Top College News Subscribe to the Newsletter

Portsmouth residents concerned about Schiller Station soot

Staff Writer

Published: Friday, December 6, 2013

Updated: Friday, December 6, 2013 01:12

Soot fell like snow onto rooftops and vehicles. Gray particles layered themselves on any surface they could. A coal-colored wonderland awaited them outside their doors.

The Public Service of New Hampshire, which owns and operates Schiller Station in Portsmouth, N.H., wants the Schiller Station coal plant to remain in operation. Activists and some citizens in Maine and New Hampshire want it improved or closed. The real force behind the issue, though, is not energy or money or stubborn attitudes: It’s about people.

Across the border in Eliot, Maine, residents have been neighbors with Schiller since its construction in the late 1950s. For years, Eliot residents asked state officials if Schiller was a safe neighbor. They got no response.

“[Eliot residents] would talk about the outside of the house just being covered and the soot getting inside their house,” Catherine Corkery, chapter director of the NH Sierra Club, said. Corkery has worked with Eliot residents in the past. “I just thought, wow, think about your lungs. What do your lungs look like?”

Some Eliot and Portsmouth residents alike are concerned about Schiller Station. 

“I live just a few hundred yards from Schiller Station,” Portsmouth’s newly elected Assistant Mayor Jim Splaine said in a press release, “and I know that on certain days when it’s in operation, I can smell it, and my own breathing on those days has become worse.” 

Christina Dubin, a volunteer with Clean and Fair Power, recently moved to Portsmouth at the end of May with her husband and son. 

“I’m expecting another child next May and we plan on staying in Portsmouth,” Dubin said, “so this is an important issue to us.” 

So what does Spokesman for Public Service of New Hampshire (PSNH) Martin Murray think about the idea of closing Schiller? He has people to fight for, too.

“There’s real jobs, real people connected to these plants,” Murray said. “And basically we’re seeing a few people that are, in my words, kind of flippantly dismissive of these plants without really suggesting a reasonable replacement or alternative for what we have today.” 

From Murray’s perspective, PSNH is not stagnant. Rather, it is already doing what it can do to accommodate those who live near Schiller Station in Portsmouth.  

“We appreciate our neighbors in Portsmouth,” Murray said. “We operate in an industrial area of the port, and we’ve been there for many years. But we do recognize, you know, we have residential neighbors, some of whom are concerned about noise – about emissions. We have absolutely no problem responding to concerns and working on methods to improve our operations.”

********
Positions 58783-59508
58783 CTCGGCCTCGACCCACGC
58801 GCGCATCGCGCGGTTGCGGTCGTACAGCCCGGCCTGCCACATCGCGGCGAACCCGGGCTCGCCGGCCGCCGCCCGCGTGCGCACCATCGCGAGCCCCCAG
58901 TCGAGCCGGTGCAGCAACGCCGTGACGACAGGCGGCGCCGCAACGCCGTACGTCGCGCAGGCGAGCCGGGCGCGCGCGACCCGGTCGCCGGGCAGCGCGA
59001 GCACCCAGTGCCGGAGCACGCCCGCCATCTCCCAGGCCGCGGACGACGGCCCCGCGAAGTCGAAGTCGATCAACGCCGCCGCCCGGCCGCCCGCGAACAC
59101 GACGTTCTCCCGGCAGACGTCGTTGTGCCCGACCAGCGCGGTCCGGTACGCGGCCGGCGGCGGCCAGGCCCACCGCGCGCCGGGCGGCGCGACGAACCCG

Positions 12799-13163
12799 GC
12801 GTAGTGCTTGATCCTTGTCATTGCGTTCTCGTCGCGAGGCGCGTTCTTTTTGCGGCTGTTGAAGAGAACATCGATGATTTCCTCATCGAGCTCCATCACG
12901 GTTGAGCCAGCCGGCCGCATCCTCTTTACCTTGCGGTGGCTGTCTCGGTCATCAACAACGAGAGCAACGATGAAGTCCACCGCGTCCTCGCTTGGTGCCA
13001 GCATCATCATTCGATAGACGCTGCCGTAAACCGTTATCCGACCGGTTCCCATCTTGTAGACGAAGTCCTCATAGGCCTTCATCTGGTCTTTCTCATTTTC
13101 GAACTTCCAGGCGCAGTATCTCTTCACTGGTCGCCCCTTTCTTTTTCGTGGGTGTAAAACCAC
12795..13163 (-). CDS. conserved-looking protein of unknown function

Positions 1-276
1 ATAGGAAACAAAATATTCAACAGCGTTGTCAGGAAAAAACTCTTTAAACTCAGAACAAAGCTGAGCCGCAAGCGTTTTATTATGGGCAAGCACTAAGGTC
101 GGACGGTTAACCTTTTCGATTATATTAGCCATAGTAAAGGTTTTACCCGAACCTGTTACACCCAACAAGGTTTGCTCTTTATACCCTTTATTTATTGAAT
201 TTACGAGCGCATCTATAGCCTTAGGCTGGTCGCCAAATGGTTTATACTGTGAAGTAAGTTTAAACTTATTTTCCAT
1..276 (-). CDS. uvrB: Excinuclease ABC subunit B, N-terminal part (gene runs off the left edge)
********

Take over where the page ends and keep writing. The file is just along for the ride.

According to a press release from the Toxics Action Center, there was a forum in Portsmouth wherein state and local officials met with residents to discuss retiring Schiller Station. 

Lately, the river front coal plant with three boilers has been the cause of controversy. With all three boilers in use, the coal plant can power 125,000 to 150,000 buildings. That’s 50 megawatts of power. So with economic benefits and environmental downsides, the plant is the center of an issue that is not exclusively environmental or economical. The real issue lies with the people and the pollutants they say affect them. 

“This is about peoples’ health,” Corkery said.

In terms of Schiller’s pollution levels, the Toxics Action Center published Schiller’s pollutant levels in a document called “25 Years of the Dirty Dozen: Past and Current Pollution Threats in New England.” 

Based on the document, “In 2011, Schiller Station released 95,828 pounds of toxic chemicals into the air, including 8,200 pounds of ammonia, 82,000 pounds of hydrochloric acid, 4,900 pounds of sulfuric acid, 4.5 pounds of mercury compounds and 5.7 pounds of lead compounds.”

Despite the gruesome numbers, Murray said that Schiller station meets current Environmental Protection Agency regulations. 

The problem to Corkery – and the rest of New Hampshire’s chapter of the Sierra Club – is not that Schiller meets regulations now, but that it will not meet EPA revised regulations for stricter air quality that are expected in May. 

“We tested with the EPA models to see if Schiller coal would actually meet the expectations of the new regulations for sulfur,” Corkery said. “And we found doing the EPA-guided modeling on the computer … that Schiller coal actually doesn’t. It would not meet the shorter hour regulations.”

Recommended: Articles that may interest you

Be the first to comment on this article!

log out